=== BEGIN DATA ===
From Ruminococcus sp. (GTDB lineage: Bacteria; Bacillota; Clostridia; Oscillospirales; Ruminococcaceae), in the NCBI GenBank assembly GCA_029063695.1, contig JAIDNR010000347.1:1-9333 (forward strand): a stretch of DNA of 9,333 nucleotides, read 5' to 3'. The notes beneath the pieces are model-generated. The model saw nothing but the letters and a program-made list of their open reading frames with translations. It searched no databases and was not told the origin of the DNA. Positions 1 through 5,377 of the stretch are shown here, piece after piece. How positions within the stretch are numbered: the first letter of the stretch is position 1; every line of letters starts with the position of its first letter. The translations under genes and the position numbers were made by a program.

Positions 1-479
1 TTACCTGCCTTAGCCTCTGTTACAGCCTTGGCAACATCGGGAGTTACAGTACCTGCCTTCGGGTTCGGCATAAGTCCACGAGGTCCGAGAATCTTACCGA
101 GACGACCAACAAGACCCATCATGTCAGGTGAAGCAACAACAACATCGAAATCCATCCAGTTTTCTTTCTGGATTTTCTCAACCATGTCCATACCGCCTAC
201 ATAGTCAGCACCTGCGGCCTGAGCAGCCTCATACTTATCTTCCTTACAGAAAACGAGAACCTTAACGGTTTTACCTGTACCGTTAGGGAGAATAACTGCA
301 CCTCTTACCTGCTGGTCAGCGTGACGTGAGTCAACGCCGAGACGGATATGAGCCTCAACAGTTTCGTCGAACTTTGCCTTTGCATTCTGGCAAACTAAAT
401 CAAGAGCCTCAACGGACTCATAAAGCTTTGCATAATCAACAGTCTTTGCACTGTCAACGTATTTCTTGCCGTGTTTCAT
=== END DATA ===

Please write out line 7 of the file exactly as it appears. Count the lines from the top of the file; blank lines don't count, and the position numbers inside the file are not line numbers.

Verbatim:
401 CAAGAGCCTCAACGGACTCATAAAGCTTTGCATAATCAACAGTCTTTGCACTGTCAACGTATTTCTTGCCGTGTTTCAT